According to a study published June 11 in the journal Radiology, soccer players who frequently use their heads to field the ball have brain abnormalities that show up on MRI and that are similar to those found in people with traumatic brain injury.
Soccer balls can travel as fast as 50 miles per hour, and a player may head the ball up to a dozen times during a game. During practices, it might be common to perform heading drills – where the ball might be bounced off of a player’s head several dozen times. During the repeated impacts, the brain is accelerating/decerlating inside the skull.
We already know the effects of multiple concussions and how sports like north-american football are starting to grapple with those effects. But what about impacts that don’t cause concussion like repetitive heading of a soccer ball?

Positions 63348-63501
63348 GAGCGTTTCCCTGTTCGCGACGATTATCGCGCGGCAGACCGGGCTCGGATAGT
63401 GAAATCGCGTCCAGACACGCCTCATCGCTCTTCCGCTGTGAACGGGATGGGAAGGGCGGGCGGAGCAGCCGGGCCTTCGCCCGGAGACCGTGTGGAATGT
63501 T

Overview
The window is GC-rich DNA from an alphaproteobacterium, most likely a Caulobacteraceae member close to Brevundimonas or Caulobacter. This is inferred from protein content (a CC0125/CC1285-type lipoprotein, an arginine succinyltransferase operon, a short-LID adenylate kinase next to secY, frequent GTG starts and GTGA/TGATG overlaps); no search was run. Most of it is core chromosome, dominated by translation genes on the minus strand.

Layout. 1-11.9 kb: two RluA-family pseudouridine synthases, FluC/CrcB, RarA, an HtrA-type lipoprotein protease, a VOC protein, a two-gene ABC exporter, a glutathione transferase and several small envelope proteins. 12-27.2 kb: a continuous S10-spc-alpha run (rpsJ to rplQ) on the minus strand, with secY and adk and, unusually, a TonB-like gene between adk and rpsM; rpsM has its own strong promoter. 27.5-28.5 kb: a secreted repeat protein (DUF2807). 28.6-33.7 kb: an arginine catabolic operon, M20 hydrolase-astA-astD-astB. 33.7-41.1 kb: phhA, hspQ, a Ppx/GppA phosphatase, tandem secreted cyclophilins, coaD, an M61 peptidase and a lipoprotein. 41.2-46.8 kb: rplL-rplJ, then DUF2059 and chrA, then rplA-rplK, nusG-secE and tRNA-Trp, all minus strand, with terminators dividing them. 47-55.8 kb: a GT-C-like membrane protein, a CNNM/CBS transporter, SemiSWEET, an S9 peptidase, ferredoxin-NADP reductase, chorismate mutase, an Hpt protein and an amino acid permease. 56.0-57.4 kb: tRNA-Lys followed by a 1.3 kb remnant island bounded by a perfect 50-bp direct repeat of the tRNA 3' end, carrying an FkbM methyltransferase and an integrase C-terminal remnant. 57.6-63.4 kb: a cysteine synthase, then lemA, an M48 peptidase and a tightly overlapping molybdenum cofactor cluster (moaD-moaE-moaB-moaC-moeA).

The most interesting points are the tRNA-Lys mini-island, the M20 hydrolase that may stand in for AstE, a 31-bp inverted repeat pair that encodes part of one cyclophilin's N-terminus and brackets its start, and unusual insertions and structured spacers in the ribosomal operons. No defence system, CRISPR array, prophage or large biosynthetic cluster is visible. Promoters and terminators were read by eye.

Testing has shown that cognitive (memory) performance decreased in soccer players after a threshold of 1800 headings per year. However, the changes seen in the brain on MRI show tissue changes that preceed cognitive decline at thresholds of 900 – 1500 headings per year. The cumulative effects of repetitive minor injury might not be apparent for many years.
How can this type of cumulative brain injury be avoided? One of the studies authors suggested that players heading counts be monitored and the players be given a recovery period once a certain number of headings has been reached. Baseball does something similar with pitchers to save their arms/shoulders from permanent damage.
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Filed under: Categories: Brain Scans, Brain Scans, CT Scans, Knee, MRI Scans, MSK, Orthopedic, Sport Medicine, and Sports Injuries. Tags: brain mri, head injury, MRI Vancouver, Private MRI Vancouver, and soccer injury.